Terrorism and Political Violence, Vol. 19, pp. 19–42, 2007
Posted: 5 Jul 2011 Last revised: 19 Jul 2011
Date Written: 2007
By examining the historically progressive role of cultural property in terrorism and political violence, this paper reveals the evolving significance of art to international security. Over the past two centuries, abuse of antiquities and fine art has evolved from the spoils-of-war into a medium for conducting terrorism which strives to erase the cultural heritage of ‘the other’. In contrast to wartime destruction and plunder which date back millennia, the growth of the art market over the past fifty years has created opportunities for novel abuses of cultural property. Since World War II, maturing international awareness has recognized the threat which armed conflict and looting pose to cultural property, but in parallel, art trafficking and the politics of cultural property have become tools for transnational organized crime and terrorist groups. The resulting unique intersection of issues in art, politics and counterterrorism forms the basis for a new field - cultural security. After an assessment of topical security threats which suggest the need for such a field, the paper concludes by speculating on international-security risks precipitating from antiquities trafficking and collecting.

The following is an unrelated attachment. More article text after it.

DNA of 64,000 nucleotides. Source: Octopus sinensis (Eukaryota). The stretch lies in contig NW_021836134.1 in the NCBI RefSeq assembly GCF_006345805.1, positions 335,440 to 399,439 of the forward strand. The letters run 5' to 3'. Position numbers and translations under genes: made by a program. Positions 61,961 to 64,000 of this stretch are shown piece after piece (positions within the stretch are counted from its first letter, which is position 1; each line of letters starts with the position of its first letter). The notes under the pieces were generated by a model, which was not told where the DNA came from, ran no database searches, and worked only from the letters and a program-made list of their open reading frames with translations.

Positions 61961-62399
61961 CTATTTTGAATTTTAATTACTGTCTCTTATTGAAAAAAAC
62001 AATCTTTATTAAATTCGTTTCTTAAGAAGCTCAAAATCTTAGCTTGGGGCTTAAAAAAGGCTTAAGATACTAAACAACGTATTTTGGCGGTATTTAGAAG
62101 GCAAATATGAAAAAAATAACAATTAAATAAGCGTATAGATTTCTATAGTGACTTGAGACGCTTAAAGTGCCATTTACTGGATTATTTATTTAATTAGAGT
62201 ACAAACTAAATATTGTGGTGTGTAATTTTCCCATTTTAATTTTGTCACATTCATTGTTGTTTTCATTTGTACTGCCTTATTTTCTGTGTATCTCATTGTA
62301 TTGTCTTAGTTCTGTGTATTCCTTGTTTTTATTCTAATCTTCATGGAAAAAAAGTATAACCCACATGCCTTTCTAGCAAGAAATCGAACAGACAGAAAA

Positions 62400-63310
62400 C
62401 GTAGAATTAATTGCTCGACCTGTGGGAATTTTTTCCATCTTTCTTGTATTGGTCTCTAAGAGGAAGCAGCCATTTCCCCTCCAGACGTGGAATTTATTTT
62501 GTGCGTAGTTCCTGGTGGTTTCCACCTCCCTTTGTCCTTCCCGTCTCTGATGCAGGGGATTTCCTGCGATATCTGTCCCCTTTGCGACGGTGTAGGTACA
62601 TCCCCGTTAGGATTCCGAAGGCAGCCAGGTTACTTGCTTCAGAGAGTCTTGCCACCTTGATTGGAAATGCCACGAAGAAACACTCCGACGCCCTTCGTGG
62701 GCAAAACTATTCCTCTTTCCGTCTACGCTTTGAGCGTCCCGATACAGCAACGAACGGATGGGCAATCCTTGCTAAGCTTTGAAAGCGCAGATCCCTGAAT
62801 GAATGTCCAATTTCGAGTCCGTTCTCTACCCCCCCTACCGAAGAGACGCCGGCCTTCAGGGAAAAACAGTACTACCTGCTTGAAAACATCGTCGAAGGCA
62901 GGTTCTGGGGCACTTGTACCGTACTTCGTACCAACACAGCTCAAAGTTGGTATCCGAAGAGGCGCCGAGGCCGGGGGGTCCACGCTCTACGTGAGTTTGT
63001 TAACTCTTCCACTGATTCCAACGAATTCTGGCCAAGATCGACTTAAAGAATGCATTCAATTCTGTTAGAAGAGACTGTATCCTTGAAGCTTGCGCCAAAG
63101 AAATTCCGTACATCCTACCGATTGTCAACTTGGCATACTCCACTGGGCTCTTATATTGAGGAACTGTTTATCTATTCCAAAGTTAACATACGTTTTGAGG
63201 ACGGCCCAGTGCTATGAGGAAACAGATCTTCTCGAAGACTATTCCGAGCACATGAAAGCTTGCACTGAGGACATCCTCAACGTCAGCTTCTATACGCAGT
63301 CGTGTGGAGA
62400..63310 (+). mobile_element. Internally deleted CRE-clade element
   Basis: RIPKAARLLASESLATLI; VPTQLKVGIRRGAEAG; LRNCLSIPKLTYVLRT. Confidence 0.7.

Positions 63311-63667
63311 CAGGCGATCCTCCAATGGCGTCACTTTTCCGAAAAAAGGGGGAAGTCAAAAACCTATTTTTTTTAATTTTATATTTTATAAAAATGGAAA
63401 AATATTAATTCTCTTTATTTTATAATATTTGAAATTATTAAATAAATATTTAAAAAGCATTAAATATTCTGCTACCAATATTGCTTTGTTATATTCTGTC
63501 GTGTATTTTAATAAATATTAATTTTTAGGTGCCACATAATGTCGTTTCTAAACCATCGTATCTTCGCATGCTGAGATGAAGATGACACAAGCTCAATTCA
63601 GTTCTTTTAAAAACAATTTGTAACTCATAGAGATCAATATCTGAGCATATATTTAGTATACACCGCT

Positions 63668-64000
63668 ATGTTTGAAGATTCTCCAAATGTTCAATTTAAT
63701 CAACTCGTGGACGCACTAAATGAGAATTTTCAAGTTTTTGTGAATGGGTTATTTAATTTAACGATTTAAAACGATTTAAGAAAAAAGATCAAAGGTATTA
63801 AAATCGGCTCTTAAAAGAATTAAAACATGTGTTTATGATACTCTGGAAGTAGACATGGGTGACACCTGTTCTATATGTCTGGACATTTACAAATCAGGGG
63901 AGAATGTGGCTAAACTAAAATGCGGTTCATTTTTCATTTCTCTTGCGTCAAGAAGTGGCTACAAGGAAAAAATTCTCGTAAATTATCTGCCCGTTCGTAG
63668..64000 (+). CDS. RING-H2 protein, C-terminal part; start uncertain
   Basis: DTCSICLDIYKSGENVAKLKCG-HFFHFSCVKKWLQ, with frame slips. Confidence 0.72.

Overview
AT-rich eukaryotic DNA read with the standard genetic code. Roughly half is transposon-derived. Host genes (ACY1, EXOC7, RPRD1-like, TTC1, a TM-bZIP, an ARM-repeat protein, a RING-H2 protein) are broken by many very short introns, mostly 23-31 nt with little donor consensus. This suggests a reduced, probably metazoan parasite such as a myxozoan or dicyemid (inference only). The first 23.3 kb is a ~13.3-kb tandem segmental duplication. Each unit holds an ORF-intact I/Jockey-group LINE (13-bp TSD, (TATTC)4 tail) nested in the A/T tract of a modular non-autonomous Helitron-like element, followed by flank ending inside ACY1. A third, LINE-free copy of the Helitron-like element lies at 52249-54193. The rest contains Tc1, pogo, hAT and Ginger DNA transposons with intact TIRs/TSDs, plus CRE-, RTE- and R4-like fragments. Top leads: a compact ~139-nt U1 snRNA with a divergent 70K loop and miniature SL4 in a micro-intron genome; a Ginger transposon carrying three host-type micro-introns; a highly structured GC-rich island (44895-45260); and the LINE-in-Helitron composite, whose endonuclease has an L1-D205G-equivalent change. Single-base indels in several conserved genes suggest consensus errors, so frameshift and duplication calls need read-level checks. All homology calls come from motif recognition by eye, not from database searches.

Keywords: antiquities trafficking, cultural property, ethnic cleansing, illicit markets, international security, terrorism
Suggested Citation: Suggested Citation
Nemeth, Erik, Cultural Security: The Evolving Role of Art in International Security (2007). Terrorism and Political Violence, Vol. 19, pp. 19–42, 2007. Available at SSRN: https://ssrn.com/abstract=1877465